John Hawkins: What convinced you to start your political website?
Tim Blair: Ken Layne and Matt Welch were having too much fun running theirs. It seemed wrong somehow. And then all these Norwegians and bellicose women and law professors began appearing online ‘ I was the last person on earth without a website.
Anyway, Layne helped set the site up for me last December, and then he taught me the secret HTML wisdom. Welch pimped me to several sites early on, which quickly built a profile, inasmuch as a weblog run out of a Sydney suburb can have a profile.
John Hawkins: How long have you been writing for Time magazine and are you still doing so?
Tim Blair: I worked there from 94 to 99 as senior editor of the Australian edition of the magazine, and again in 2000 covering the Sydney Olympics. I still write occasional pieces, but I’m not on staff.
John Hawkins: How did you end up writing for Fox News?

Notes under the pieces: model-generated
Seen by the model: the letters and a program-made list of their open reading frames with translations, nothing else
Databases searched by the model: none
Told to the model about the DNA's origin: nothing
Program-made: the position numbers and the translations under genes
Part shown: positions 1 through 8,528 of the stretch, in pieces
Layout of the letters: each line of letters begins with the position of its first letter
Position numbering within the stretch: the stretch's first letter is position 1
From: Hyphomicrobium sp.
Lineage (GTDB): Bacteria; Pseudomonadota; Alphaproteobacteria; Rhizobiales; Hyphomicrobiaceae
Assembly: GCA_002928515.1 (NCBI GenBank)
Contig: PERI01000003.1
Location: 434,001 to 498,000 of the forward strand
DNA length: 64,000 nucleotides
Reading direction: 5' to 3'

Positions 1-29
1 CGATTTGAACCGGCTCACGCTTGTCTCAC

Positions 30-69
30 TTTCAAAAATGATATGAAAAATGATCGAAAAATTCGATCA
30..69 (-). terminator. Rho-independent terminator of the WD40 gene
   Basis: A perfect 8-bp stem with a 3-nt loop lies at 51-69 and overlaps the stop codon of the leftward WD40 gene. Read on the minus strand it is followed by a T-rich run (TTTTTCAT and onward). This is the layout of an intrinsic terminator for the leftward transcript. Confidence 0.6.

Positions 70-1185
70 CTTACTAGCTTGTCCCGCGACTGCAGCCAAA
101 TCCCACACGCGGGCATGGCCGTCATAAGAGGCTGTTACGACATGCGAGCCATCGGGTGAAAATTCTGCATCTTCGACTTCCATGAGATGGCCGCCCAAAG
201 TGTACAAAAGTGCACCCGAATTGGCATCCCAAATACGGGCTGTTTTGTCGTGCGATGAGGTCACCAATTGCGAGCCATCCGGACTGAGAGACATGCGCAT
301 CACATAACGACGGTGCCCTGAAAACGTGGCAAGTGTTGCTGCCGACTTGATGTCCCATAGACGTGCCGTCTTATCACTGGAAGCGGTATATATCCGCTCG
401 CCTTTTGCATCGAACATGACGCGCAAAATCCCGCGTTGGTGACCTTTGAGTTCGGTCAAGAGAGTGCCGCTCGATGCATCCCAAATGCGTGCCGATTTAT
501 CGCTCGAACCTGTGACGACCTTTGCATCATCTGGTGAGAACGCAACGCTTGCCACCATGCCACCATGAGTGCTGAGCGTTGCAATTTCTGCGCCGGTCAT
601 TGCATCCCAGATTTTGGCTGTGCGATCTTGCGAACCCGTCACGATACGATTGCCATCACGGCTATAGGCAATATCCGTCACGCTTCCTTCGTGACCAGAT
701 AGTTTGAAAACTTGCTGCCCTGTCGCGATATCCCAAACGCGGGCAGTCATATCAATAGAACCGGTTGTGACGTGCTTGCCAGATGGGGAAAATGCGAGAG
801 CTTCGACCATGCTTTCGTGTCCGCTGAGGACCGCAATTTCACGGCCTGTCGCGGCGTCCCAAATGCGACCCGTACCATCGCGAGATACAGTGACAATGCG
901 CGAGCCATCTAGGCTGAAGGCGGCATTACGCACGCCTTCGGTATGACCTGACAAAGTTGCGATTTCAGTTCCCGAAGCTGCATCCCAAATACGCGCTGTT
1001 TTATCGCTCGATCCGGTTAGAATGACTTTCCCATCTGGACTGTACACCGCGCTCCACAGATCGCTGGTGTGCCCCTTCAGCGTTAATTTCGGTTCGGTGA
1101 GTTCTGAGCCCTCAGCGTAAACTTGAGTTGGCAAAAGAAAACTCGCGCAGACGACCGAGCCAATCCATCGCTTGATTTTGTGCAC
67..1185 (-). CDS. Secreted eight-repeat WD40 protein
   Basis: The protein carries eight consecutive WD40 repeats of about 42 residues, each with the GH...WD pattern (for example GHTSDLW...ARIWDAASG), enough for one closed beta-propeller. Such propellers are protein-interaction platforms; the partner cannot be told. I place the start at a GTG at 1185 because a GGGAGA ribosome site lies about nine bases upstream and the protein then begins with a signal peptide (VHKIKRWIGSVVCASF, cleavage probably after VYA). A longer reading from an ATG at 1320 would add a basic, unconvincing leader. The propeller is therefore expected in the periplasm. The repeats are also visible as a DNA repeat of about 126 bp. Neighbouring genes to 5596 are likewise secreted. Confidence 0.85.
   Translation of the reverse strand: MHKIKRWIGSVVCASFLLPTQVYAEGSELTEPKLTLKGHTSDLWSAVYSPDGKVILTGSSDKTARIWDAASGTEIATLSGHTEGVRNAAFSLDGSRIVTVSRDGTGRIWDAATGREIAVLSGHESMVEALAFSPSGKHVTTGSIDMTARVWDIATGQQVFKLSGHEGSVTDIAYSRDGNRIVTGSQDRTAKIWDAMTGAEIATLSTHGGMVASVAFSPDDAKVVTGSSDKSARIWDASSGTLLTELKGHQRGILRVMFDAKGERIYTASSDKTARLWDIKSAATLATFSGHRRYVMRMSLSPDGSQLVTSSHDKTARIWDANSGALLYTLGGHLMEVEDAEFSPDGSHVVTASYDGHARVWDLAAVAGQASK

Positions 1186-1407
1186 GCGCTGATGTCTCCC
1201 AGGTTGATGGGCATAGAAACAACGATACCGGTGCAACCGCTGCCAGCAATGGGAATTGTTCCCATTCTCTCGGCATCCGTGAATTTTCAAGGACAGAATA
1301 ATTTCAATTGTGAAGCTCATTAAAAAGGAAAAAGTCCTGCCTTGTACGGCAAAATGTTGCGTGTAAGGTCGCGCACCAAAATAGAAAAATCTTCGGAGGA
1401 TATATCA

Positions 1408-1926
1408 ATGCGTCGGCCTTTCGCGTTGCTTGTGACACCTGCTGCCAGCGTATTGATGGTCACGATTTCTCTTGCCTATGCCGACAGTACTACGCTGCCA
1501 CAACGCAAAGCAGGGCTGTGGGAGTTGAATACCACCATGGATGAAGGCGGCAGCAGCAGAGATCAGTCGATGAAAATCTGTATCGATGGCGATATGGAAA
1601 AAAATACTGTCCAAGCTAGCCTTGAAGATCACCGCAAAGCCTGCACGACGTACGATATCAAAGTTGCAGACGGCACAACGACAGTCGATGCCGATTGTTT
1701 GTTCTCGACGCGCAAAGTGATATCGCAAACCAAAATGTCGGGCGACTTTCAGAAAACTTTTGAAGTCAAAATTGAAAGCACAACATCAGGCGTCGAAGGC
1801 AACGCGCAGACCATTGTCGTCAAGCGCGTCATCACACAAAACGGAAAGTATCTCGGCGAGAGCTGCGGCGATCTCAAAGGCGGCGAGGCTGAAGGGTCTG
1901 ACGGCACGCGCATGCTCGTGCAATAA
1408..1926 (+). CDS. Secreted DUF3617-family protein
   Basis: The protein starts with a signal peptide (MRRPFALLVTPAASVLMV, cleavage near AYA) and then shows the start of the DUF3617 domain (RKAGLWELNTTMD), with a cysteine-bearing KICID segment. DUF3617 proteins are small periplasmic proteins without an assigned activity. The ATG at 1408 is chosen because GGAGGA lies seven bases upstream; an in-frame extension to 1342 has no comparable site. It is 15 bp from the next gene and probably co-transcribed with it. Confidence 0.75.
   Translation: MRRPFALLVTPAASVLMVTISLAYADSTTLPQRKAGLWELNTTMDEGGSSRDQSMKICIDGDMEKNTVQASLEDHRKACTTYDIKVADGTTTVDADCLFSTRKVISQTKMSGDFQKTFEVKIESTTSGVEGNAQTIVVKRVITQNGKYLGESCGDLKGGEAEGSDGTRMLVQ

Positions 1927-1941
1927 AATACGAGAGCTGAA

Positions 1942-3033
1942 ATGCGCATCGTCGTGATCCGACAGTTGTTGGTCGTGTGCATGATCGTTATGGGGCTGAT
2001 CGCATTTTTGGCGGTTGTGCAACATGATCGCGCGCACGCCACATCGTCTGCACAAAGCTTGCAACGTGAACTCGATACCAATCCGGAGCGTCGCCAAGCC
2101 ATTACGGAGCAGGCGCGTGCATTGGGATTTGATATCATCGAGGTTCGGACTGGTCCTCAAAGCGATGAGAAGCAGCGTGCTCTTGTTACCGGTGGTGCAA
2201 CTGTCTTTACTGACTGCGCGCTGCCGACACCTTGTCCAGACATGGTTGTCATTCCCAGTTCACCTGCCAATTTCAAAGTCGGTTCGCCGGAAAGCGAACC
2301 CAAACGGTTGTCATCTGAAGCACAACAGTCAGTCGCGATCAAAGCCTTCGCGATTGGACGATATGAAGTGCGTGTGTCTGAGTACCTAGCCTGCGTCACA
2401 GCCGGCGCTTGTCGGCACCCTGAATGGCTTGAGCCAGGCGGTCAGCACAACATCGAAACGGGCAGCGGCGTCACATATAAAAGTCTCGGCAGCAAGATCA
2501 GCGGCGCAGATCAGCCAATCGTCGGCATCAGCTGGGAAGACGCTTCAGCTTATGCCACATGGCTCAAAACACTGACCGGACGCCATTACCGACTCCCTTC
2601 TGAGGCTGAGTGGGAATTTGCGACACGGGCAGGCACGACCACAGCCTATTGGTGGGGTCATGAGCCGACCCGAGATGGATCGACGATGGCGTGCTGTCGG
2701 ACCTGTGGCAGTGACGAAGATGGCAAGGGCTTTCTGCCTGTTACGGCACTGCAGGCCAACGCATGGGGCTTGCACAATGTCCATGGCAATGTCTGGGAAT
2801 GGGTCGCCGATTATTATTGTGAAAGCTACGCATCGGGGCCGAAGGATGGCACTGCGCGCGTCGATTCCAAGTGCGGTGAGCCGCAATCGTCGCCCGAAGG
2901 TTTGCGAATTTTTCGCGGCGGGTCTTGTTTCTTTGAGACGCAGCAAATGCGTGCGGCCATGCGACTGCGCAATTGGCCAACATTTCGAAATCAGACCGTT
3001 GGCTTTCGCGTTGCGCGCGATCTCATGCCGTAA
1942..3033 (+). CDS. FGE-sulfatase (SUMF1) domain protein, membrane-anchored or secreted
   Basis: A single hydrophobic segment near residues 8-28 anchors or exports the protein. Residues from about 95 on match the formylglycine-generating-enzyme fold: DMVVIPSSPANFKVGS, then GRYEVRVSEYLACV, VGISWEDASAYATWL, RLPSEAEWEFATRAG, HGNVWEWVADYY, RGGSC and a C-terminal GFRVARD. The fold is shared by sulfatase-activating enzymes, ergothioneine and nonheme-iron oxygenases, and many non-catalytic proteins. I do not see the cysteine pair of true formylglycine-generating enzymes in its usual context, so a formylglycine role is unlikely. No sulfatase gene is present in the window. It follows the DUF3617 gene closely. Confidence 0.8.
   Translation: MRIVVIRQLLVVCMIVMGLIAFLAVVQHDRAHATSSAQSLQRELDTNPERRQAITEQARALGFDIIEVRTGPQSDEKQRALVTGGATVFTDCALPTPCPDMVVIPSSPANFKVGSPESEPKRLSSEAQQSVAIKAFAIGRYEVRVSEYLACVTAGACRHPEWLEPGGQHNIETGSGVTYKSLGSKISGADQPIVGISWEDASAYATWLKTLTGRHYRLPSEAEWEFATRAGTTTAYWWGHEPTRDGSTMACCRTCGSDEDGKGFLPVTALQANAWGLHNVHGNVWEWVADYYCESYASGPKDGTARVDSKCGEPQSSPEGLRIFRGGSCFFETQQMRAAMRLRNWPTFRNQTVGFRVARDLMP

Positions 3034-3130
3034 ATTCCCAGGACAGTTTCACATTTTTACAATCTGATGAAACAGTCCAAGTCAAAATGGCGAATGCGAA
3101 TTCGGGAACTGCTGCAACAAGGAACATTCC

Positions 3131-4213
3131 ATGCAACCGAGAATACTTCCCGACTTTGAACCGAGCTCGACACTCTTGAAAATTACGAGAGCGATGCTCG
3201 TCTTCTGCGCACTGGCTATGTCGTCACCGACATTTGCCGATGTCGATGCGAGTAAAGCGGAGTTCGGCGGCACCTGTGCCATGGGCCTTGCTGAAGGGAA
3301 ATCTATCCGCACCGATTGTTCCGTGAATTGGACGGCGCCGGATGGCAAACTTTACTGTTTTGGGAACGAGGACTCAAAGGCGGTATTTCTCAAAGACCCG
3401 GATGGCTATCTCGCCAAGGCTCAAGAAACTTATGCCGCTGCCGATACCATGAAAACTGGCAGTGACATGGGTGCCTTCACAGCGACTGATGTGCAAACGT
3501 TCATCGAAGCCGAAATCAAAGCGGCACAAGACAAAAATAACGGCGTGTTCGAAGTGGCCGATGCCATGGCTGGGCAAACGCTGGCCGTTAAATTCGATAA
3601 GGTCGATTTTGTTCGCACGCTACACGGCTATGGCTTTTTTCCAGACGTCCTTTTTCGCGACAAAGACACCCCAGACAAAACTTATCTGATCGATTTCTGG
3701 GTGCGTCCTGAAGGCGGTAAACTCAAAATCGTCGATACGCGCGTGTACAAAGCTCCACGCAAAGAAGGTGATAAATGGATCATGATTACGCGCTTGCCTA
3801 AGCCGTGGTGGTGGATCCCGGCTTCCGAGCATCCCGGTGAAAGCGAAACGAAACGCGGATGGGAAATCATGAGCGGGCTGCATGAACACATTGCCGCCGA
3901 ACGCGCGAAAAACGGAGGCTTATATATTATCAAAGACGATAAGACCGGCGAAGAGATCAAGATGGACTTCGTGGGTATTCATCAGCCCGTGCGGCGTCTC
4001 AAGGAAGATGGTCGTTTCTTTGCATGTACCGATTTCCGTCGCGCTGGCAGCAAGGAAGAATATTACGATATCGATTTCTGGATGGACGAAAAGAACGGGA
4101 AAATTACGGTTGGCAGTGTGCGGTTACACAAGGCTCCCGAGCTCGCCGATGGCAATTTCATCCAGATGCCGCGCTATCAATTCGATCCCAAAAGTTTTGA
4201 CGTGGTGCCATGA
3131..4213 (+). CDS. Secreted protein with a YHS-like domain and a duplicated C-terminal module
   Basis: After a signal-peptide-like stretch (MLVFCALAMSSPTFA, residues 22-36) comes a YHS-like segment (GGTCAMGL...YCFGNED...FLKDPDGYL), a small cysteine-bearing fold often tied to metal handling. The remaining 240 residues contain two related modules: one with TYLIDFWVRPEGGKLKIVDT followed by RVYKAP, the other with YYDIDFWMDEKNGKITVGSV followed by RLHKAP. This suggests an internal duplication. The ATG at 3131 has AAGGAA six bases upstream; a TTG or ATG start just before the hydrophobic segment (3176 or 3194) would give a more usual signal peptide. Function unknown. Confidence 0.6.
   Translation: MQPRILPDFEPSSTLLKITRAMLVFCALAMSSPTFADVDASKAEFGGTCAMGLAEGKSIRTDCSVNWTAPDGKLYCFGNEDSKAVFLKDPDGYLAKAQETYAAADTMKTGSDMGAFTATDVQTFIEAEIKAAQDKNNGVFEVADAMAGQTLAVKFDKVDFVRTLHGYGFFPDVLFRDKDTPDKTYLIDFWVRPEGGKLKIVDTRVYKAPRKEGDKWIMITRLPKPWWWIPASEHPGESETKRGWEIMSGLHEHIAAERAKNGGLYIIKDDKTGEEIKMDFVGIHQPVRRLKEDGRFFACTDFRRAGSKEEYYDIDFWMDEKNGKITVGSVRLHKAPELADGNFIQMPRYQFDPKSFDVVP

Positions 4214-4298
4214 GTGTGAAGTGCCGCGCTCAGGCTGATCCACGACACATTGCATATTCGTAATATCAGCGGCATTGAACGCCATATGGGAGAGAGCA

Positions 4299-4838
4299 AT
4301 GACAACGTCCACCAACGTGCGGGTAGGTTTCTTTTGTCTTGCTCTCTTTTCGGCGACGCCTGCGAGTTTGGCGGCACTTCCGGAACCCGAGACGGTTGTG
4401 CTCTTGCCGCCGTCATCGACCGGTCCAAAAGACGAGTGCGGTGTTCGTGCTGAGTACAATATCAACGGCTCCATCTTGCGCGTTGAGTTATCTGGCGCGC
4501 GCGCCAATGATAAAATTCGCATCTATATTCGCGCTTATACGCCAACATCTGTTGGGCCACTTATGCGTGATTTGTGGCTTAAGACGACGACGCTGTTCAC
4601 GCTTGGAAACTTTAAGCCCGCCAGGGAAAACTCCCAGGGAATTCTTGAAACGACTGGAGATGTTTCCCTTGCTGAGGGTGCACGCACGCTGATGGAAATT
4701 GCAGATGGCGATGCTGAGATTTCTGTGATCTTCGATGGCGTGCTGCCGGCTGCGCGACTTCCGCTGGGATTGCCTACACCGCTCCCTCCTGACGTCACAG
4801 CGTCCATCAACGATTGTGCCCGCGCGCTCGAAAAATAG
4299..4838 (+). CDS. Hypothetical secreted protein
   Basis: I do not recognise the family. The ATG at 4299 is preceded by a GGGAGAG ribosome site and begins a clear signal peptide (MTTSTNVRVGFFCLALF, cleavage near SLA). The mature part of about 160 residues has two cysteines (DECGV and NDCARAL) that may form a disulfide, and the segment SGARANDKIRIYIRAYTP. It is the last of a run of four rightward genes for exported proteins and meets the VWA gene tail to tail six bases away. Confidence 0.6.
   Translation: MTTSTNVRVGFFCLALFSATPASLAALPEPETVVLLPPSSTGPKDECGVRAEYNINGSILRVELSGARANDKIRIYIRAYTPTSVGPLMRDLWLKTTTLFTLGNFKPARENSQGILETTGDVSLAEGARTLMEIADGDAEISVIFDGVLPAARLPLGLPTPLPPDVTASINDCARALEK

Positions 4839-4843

Tim Blair: Scott Norvell, the Fox.com big cheese, sent a note to a few Bloggists inviting us aboard. It’s been fun; huge feedback, and nice people to deal with.
John Hawkins: What sort of effect do you think blogging is having on the political scene across the world or is too early to tell?
Tim Blair: I think the main effect is on the interpretation of politics; while politics remain much the same, we’re now seeing a range of voices outside of the mainstream press analyzing those politics.
John Hawkins: What do you think enabled you to become one of the best known political bloggers? What separates your page from the pack?
Tim Blair: The exciting and innovative graphics. Well, maybe not. I’m not sure I am that well known, but people seem to like the jokes. Even if the jokes are about people here in Australia they’ve never heard of. I wrote this one thing about a bunch of Australian writers that most Australians hadn’t even heard of, and was surprised when sites in the US linked to it.
Also, my jokes tend to be bitter and personal and not even that funny, so I’m filling an overlooked market niche: the bitter, personal, unfunny blog. People were screaming out for this. Too many sites were entertaining and witty.
John Hawkins: I’m sure you page does a massive amount of traffic so why don’t you have advertising on your page?
Tim Blair: Maybe I should have advertising on the page. Hey, Amex, over here! You don’t need that Sullivan guy! Cheaper rates at my site!
As it stands, I don’t even have a tips jar. Something I should do, I guess. Once I learn how. Being a conservative, I should be much greedier, of course. Or so I’m told.